While technology has changed, at least one thing has remained constant: Scammers are always looking for new ways to exploit those who are easily victimized.
U.S. Sen. Claire McCaskill, D-Mo., the ranking member of the Senate Special Committee on Aging says, tech-support scams are “confidence scams, pure and simple.” In comments prepared for today’s hearing, McCaskill says “if there’s one thing many seniors are not confident about, it’s technology. So it makes perfect sense that these fraudsters would cling to a senior’s insecurity about technology to swoop in under the guise of assistance.”
McCaskill invited Lew Polivick, the deputy director of Legal Services of Southern Missouri, to testify on ways to protect seniors from computer tech support scams.
Polivick says many seniors get taken in by scammers who call and say they’re with a computer company and have discovered a problem on the senior’s computer. “They say, we’ve detected a virus on your computer and I'm with Microsoft, and I’m a security expert and I want to fix that for you. I need access to your computer to do it.” Once given remote access to a computer, Polivick says the scammers frequently ask for money to fix a problem that doesn’t exist, or worse.
Scammers can steal sensitive information such as credit card numbers and bank account information and can also plant programs know as malware on a victim’s computer and then cause more problems down road. In such cases Polivick says, it is not uncommon for a person to victimized several times over the course of many months, spending several hundred dollars each time to fix fake problems.
Polivick says the first thing seniors should know is that no legitimate company would make such a call out of the blue. “They can convince people to trust them if you give them a chance. So, the best advice is that if you’re really not positive of who your dealing with, don’t deal with them on these type of issues.”
Some scammers even use high-tech methods of playing the confidence game and can easily fool seniors who don’t know better. “They can have their own websites … you can look them up and it looks like they’re legitimate, but they’re not,” Polivick told St. Louis Public Radio.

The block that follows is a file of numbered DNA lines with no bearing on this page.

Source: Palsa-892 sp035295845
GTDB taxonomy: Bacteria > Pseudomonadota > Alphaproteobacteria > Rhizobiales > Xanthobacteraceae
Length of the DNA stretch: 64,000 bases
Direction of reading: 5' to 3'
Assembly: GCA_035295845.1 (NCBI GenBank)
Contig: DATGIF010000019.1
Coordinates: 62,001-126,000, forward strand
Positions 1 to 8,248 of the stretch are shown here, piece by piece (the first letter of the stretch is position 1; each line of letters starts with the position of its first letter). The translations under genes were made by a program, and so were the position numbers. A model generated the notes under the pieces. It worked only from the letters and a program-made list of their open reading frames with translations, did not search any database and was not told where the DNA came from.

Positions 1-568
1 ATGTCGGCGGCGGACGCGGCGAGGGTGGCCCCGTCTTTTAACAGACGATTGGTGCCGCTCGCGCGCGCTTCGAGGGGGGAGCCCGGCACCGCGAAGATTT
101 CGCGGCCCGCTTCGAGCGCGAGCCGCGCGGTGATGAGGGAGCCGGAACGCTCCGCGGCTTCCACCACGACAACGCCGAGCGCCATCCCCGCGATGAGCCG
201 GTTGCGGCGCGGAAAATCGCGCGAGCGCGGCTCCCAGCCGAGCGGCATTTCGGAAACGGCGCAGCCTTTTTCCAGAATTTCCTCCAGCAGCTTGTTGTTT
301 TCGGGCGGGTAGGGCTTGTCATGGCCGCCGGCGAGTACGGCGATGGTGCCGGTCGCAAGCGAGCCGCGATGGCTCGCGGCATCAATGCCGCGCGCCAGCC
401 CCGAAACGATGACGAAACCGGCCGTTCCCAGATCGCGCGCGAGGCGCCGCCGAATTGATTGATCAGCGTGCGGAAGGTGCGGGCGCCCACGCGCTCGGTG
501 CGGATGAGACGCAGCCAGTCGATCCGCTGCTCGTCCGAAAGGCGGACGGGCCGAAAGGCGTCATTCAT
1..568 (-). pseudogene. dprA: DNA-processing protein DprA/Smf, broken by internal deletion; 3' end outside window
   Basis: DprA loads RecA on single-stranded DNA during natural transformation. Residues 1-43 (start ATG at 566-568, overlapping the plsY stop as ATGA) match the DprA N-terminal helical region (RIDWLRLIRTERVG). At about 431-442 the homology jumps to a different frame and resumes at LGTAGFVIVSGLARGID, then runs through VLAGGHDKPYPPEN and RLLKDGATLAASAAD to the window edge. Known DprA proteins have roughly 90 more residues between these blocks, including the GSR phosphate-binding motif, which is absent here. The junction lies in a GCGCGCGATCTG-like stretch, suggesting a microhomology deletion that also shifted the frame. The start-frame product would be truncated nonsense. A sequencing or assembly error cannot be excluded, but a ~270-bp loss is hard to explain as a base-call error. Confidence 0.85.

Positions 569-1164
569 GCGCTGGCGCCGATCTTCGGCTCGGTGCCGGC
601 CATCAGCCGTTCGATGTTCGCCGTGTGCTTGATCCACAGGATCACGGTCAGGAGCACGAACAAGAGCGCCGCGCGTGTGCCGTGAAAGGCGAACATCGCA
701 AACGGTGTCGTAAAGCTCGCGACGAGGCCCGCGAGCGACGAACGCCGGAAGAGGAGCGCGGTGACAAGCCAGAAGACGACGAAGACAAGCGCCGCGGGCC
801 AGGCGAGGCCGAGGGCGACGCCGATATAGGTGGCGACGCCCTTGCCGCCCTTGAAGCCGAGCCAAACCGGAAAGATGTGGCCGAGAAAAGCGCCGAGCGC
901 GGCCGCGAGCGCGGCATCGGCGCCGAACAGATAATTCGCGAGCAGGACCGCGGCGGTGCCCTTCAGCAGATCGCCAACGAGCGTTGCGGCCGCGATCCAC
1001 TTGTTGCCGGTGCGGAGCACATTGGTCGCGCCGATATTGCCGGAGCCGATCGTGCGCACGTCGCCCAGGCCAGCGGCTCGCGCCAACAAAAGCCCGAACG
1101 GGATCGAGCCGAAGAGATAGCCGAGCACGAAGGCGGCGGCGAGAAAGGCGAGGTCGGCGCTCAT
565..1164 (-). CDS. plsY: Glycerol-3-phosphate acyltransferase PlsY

Polivick says other versions of the scam involve selling victims computer warranty programs or selling software that is available for free online. Unfortunately, once victims lose money on such scams, it is all but impossible to get it back.
McCaskill says the problem of technology scams has grown to the point where the Federal Trade Commission has created a separate category for them. And she says fighting the problem is no easy task. “On the criminal side, you have anonymous actors who can work from just about anywhere with a computer and Internet access.”
Many of the scammers operate from foreign locations and tracking offenders quickly becomes a tangle of legal issues and competing jurisdictions. Officials investigating such scams run into similar problems when trying to track phone scams. That’s another problem the committee has looked at in recent months.
“A general lack of collaboration makes it much more likely for a criminal to succeed in defrauding victims and (it’s) much more likely that a victim will not recognize that he or she is being scammed,” McCaskill said.
She complimented the Legal Services of Southern Missouri, for bringing together local law enforcement, the Federal Bureau of Investigations, the Missouri attorney general’s office, the Better Business Bureau and others to form the Consumer Fraud Task Force of Southern Missouri.
The group meets quarterly and shares information with each other and with the public in an effort to curb such scams.